As most of us now know, Supreme Court nominee Sonia Sotomayor used to escape the gray surroundings of her childhood in the Bronx in between the glossy yellow covers of Nancy Drew mysteries, a love curiously shared by the other female Supreme Court justices, Sandra Day O'Connor and Ruth Bader Ginsburg.
Students in my literature classes at John Jay College of Criminal Justice share a background with Judge Sotomayor — they are often first-generation Americans, first-generation college students and passionate Yankees fans. But unlike the judges, not to mention Sen. Jeff Sessions who yesterday cited Nancy Drew's influence on his legal career, their early years were not shaped by the girl sleuth (unless, unbeknownst to me, she's been on YouTube or American Idol).
So I never know how they'll respond to blond, blue-eyed Nancy Drew when I assign her for my "Sisters in Crime" class. Nancy Drew is so white and WASPy, the books should come with a jar of mayo. And of course my students come in, brown eyes rolling, with tales of public humiliation. (My favorites: the varsity basketball player who was spied reading The Secret of the Old Clock on the subway, or the student who saved face by hiding the telltale glossy yellow cover behind Playboy). But they come in having read every word. And doing all the reading is no small thing for these students, who often work full time to support themselves and their families. (Trust me on this: I also teach Dickens.)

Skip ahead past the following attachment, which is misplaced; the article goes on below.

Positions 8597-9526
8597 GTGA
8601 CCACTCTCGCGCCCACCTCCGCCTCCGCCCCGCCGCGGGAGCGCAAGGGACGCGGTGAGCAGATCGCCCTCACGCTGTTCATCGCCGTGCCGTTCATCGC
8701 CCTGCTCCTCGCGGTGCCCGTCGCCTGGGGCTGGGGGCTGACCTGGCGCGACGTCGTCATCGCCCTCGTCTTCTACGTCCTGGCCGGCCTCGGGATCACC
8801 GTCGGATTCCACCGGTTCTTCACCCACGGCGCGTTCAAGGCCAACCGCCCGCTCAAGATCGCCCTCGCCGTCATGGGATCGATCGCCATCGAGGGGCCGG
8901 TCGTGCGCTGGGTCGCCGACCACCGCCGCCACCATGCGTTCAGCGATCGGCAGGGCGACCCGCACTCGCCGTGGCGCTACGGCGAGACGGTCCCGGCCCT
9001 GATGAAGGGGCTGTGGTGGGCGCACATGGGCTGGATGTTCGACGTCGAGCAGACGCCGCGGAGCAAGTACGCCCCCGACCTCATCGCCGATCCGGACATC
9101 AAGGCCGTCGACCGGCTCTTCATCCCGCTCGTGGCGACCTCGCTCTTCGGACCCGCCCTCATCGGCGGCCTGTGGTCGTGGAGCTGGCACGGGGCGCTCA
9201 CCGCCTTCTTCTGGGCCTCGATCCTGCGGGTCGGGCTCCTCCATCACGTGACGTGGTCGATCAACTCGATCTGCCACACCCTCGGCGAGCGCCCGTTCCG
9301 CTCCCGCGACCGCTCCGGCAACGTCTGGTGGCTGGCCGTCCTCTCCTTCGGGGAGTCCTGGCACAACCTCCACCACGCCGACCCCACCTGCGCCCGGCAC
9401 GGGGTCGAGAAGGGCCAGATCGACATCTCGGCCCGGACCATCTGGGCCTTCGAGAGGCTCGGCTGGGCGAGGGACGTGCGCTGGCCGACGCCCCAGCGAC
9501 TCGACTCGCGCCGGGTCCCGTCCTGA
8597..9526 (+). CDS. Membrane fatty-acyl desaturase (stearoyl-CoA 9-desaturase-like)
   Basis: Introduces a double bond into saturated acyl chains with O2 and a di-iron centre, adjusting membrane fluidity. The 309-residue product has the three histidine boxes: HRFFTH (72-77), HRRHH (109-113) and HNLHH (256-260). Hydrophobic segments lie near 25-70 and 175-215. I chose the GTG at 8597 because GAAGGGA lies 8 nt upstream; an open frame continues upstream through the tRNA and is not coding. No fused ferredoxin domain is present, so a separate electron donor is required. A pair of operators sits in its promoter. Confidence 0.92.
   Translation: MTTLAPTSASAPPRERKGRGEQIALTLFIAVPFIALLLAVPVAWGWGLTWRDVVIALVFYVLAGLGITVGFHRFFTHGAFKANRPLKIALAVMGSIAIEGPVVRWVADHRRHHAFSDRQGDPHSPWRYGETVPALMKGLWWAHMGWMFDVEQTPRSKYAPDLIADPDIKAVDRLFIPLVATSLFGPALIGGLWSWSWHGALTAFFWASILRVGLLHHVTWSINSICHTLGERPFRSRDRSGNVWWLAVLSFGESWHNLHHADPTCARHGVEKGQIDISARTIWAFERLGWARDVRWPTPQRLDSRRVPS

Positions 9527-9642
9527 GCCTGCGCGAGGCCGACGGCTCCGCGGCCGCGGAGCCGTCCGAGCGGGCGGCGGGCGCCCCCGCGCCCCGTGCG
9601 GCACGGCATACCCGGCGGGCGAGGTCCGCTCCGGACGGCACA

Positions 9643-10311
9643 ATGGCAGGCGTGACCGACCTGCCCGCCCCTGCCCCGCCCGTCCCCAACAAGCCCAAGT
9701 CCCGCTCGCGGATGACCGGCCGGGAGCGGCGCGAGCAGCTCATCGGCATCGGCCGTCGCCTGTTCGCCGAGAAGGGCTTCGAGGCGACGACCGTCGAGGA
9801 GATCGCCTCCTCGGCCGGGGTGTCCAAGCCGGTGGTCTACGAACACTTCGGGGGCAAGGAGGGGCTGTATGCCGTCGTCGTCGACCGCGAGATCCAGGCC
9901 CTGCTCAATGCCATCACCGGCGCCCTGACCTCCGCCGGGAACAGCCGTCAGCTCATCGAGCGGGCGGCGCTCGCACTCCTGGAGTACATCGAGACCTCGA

Not only do they seem to like Nancy Drew, but they often prefer her to the working-class detectives of color with whom they have much more in common. One might think that the popularity of the new sleuth on the block, Precious Ramotswe of the No. 1 Ladies' Detective Agency books (now on HBO), stems from her being a wise African woman, a good 21st century hero for an era of globalization. But I think they like her because she is a latter-day Nancy Drew. ("Say what?" you say, but think about it: motherless father worshipper, devoted to car, sense of the old morality, small-town community policing, bizarrely patient boyfriend.)
So the simple answer to Nancy Drew's appeal to kids from Bronx housing projects is that Nancy Drew is simple: Good guys and bad guys are easily recognizable; there are no Rockefeller drug laws in River Heights blurring the lines between criminal and victim. Supreme Court justices especially never get the black-and-white cases. For judges like O'Connor, Ginsburg and Sotomayor, the clarity of Nancy-style justice must be a refreshing recollection.
But there's something else. I think Nancy Drew appeals to readers for whom River Heights might as well be Mars because she is free. She is free from poverty (well-off dad), from sex (attractive but not active), from mom (a living example of your more realistic options), from a job (thanks to her amateur status). But what that really boils down to is freedom from definitions. Class, sex, parents, jobs all define you, and definitions mark limits. Right and wrong are clearly defined in Nancy's world, but Nancy herself is not.
So while the talking heads speculate ad absurdum about how defined a Justice Sotomayor would be by her "wise Latina woman" identity, perhaps her inner child is taking refuge, just like my students do, behind a glossy yellow cover in a girl free from the limits of definitions.